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Talk promotes peace through awareness of Palestinian history

Professor conducts master class in Middle East conflict

4 min read
Dalhousie professor Omar Edaibat answers audience questions after his presentation on Palestinian history Wednesday evening.
caption Dalhousie professor Omar Edaibat answers audience questions after his presentation on Palestinian history Wednesday evening.
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A Dalhousie professor says the war in Gaza “is a symptom of a much larger problem” and hopes the talk he gave on Wednesday leads to more critical thinking about the conflict.

Omar Edaibat is a Dalhousie University professor who specializes in the intellectual and social history of the Muslim world. He spoke about the historical context of the conflict in Palestine and Israel to students, faculty and the community at large.

Edaibat said his target audience was the wider Canadian community, “those who are not aware about the history.”

Throughout his talk, Edaibat broke down over 75 years of history, going as far back as when the territories known today as Palestine and Israel were part of the Ottoman Empire. This allowed him to go into extensive detail about events throughout the decades, and in his words, “diagnosing the roots of the conflict.”

Edaibat invited attendees to not just accept his presentation but also to think critically about news and information they consume on a daily basis.

He recommended the works of Noam Chomsky and the film Jaffa, The Orange’s Clockwork (2009) by Eyal Sivan as examples of material that could provoke such thought.

He said he hopes people are willing to expand their knowledge and approach this conflict with the ability to challenge mainstream media, improve their critical thinking and be more open to engaging in meaningful conversation, “because peace begins with awareness.”  

The event, Palestine – Israel: Historical Context, was presented as a joint effort by Dalhousie Palestinian Society and Dalhousie Muslim Students’ Association.

With close to 100 attendees, the talk lasted around two hours with a 40-minute Q&A session. The attendees were encouraged to ask any questions they might have to foster a safe and judgment-free space for understanding.

The audience sitting in the Potter auditorium at Rowe management building.
caption The audience participated in a 40-minute Q&A period.
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The questions ranged from Hamas’ connection to the conflict and to the two governments involved in the fighting, to how the Arab world could have been mobilized better in military and humanitarian aid of Palestine.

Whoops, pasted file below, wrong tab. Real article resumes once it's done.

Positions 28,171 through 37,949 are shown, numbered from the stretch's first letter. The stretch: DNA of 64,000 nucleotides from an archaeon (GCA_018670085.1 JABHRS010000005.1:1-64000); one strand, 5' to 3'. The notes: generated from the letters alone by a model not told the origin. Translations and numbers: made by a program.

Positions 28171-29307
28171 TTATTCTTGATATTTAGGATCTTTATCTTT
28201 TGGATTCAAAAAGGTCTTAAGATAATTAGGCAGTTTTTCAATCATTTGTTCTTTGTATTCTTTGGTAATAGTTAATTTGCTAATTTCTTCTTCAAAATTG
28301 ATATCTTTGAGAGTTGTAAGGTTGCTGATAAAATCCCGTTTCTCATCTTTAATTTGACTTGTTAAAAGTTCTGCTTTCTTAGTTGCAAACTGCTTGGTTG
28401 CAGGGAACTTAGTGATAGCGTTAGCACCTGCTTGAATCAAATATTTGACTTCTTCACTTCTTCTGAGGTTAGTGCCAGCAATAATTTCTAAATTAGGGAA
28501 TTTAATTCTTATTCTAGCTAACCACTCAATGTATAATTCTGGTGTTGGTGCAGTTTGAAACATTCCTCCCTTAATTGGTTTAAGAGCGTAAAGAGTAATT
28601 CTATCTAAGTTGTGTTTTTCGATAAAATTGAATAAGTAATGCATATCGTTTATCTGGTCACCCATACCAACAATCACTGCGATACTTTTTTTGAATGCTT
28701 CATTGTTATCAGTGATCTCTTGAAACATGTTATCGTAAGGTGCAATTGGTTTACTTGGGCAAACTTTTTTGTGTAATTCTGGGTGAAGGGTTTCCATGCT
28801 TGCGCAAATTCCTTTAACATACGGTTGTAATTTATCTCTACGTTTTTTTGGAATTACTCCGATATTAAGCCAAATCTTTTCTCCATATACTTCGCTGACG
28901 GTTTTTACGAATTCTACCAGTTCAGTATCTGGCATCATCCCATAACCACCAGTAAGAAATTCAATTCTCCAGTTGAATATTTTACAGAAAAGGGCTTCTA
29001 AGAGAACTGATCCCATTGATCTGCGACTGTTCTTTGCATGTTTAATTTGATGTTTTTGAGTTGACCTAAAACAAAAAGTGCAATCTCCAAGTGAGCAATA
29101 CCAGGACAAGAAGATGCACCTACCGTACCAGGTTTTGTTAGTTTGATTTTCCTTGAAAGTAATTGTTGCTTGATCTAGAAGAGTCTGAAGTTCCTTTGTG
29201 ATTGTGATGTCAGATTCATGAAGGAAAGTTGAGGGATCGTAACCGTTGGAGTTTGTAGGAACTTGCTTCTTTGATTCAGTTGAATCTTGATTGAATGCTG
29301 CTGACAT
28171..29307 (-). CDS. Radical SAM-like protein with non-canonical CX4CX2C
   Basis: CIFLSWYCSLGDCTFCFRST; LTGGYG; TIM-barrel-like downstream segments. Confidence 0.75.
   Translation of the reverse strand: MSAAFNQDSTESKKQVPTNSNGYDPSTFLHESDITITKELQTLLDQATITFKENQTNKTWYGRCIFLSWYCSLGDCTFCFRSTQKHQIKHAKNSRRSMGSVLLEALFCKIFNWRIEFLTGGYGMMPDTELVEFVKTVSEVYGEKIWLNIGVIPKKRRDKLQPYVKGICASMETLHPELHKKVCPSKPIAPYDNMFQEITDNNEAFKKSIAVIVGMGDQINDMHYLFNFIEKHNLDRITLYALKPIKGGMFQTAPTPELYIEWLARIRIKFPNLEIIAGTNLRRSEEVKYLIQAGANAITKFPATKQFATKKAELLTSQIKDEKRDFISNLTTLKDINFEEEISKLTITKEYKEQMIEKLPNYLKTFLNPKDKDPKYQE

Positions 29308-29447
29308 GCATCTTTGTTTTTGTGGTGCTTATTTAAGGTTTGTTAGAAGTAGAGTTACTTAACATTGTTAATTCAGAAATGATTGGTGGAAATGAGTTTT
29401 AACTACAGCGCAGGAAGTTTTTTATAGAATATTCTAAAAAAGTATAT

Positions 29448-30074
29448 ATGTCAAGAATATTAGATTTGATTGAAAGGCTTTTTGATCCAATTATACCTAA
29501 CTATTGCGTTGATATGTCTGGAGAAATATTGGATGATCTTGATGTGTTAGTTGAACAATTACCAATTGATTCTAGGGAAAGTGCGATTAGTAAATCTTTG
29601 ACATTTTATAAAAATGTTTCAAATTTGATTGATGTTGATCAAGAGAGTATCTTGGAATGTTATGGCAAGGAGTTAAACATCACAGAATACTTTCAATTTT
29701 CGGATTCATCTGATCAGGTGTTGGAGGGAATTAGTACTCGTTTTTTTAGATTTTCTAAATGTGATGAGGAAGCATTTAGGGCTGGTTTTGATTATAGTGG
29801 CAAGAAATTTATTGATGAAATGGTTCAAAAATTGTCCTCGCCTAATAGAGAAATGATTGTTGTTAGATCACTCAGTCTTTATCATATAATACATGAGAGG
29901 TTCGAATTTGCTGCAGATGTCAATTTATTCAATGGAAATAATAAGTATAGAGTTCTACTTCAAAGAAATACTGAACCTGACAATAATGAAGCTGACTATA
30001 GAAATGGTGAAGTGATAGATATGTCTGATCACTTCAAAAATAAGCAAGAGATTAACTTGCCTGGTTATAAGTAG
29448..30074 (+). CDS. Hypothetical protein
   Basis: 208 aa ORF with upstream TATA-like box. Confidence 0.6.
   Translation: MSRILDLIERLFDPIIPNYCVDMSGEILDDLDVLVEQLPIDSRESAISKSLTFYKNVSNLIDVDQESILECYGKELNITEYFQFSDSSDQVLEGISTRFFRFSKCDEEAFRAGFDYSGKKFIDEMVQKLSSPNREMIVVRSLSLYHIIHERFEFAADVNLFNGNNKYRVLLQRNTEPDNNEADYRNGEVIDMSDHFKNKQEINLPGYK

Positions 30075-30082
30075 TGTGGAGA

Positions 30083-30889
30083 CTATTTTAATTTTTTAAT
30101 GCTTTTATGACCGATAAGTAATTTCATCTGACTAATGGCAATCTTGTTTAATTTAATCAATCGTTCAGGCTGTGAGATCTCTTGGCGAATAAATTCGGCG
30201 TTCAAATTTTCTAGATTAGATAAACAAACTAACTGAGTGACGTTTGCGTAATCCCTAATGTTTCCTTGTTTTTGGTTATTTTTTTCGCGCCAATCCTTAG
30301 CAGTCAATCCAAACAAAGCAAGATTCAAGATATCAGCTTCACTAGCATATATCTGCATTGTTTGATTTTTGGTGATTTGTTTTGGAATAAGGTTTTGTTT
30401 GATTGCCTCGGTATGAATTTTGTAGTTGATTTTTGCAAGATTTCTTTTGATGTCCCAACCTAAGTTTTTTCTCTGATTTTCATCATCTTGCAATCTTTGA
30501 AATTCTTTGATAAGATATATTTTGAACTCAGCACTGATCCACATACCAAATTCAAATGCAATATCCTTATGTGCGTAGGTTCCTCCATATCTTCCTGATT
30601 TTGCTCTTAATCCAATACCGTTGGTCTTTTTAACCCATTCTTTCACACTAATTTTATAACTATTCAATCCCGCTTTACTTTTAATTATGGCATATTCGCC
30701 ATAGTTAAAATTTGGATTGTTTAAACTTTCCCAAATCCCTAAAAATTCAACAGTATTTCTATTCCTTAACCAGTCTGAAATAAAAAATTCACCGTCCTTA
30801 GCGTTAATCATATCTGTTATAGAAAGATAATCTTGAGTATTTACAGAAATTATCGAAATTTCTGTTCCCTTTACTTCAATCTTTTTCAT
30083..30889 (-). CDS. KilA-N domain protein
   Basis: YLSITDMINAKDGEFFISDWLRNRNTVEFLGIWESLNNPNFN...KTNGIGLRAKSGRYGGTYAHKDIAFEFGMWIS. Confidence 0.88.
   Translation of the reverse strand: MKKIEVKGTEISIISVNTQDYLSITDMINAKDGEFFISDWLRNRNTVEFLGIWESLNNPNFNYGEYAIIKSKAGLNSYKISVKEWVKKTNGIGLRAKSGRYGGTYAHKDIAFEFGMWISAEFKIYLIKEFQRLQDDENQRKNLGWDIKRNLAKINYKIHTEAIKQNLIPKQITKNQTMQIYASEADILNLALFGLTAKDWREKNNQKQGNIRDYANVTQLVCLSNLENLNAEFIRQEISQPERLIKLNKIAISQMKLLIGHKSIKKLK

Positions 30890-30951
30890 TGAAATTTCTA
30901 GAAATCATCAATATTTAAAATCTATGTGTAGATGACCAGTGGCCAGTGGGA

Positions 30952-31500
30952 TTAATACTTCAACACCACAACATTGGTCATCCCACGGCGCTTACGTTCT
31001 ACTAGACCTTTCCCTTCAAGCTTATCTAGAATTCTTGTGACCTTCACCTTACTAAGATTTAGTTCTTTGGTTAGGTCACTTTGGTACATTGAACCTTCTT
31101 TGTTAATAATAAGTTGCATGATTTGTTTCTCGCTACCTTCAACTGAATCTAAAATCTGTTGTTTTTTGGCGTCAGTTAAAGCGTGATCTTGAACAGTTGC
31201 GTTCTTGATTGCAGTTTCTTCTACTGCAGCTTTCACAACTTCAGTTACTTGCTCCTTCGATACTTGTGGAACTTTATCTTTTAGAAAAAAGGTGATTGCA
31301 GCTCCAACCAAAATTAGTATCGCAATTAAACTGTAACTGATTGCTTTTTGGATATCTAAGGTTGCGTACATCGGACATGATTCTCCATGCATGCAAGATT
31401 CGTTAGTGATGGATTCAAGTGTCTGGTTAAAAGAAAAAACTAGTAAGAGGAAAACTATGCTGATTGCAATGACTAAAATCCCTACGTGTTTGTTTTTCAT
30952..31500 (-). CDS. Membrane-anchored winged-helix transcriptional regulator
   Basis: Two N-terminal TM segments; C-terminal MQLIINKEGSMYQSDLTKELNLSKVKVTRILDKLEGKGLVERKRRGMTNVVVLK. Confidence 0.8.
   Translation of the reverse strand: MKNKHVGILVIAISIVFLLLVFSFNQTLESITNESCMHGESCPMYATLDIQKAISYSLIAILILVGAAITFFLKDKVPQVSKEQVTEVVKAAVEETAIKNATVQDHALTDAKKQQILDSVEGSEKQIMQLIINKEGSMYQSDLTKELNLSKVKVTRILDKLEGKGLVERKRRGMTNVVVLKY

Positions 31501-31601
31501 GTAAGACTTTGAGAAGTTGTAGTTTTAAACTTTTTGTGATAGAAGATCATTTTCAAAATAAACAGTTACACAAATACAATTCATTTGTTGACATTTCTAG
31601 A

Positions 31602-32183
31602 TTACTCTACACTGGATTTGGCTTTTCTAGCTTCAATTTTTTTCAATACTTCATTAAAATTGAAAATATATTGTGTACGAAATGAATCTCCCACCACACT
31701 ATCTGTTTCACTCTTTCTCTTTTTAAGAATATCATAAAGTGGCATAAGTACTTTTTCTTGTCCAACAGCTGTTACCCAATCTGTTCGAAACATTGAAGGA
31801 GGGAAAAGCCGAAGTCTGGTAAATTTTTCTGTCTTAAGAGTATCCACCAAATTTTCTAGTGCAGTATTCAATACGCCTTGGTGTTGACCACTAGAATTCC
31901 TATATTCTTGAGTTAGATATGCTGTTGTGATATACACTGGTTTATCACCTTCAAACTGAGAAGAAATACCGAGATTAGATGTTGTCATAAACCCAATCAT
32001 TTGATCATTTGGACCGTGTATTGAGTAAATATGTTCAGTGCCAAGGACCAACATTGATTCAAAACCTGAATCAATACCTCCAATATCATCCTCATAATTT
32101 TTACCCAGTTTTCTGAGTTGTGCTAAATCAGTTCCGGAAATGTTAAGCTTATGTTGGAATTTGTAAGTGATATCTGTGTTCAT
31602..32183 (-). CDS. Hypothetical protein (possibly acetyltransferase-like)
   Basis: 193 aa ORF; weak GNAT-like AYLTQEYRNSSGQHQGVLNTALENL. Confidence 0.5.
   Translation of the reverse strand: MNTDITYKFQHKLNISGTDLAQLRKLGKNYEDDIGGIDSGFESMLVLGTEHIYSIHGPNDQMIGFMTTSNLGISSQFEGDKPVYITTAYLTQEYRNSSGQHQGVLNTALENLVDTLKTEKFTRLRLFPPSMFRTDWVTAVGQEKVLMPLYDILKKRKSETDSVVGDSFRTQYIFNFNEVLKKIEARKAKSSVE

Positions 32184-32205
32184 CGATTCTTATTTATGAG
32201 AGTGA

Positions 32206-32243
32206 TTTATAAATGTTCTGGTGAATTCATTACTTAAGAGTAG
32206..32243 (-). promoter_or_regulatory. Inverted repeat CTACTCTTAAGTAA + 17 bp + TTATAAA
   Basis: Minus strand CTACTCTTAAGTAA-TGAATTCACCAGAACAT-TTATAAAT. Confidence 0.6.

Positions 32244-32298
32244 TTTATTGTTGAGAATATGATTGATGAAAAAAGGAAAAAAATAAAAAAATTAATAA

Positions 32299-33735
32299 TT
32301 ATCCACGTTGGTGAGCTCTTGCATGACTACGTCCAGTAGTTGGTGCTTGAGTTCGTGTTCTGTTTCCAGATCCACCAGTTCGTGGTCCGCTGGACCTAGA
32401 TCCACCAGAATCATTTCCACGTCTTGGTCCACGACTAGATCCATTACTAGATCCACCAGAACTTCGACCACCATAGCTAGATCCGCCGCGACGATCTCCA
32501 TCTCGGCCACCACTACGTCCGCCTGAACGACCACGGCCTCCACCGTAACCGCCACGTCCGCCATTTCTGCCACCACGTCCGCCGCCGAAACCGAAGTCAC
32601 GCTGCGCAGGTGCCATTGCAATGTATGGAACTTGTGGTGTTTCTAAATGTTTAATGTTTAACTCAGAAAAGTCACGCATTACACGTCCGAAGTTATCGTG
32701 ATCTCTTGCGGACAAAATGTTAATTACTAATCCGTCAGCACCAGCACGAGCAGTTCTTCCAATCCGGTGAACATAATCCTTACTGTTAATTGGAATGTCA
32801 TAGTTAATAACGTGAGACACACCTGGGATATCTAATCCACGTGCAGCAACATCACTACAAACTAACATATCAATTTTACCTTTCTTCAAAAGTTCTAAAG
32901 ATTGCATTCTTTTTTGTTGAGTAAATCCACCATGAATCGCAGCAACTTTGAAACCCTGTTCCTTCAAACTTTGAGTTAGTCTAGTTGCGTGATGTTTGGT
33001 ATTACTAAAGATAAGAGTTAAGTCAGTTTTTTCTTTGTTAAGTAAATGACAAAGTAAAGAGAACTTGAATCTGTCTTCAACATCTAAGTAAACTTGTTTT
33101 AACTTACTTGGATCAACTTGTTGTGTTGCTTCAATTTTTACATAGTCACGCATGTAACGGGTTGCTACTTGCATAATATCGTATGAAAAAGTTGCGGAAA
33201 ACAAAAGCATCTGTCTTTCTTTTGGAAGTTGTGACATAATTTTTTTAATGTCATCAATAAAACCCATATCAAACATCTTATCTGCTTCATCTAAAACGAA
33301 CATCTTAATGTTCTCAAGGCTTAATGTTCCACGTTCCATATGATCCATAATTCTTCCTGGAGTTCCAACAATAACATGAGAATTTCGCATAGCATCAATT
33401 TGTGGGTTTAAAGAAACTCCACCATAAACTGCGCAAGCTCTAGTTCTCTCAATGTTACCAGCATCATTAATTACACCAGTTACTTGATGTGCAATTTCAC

As the attendees started arriving at the Potter auditorium in the Kenneth C. Rowe Management building, organizers welcomed them with refreshments ranging from traditional Palestinian pastries to cookies and juice boxes.

The attendees say they came with open minds and hopes of learning more about the conflict.

Attendee Rebeka Workye said, “I’m here today to show support and solidarity for Palestinians in Gaza and in the diaspora and to learn more about historical context that shaped what is happening in Palestine and occupied Palestinian territories today.”

Another attendee and recent Dalhousie graduate, Alex Miller, said he wanted to hear from an educator “because a lot of information can be thrown out on social media and there has been a lot of confusion on whether or not it’s accurate.”

He said he wanted “to gain a more accurate understanding on the historical context and to be able to contribute to a better understanding on the situation” and “hopefully better aid toward the situation.”

Edaibat said he tried to keep the presentation as academic as possible.

“It’s actually part of a course that I taught on politics of the Middle East, we had to cover the modern history. So a lot of the slides here are based on that, my prep work for that course.”

After the talk, attendees say they walked away with more knowledge.

“I learned a lot about perspective and getting insight because I’m white. It’s really interesting to learn about and get a better perspective, especially from people who this conflict directly impacts,” said Sophia Trimble.

She added “he spoke a lot about facts, not a lot about opinions, which was nice.”

Talking about how this event was helpful, Anjuli Das, an international development and sustainability student, said, “I’ve never had someone go through the entire history and not just in sort of broad terms but actual events and the historical context in such detail.”

“I really feel like everyone should have to listen to some sort of talk like this.”

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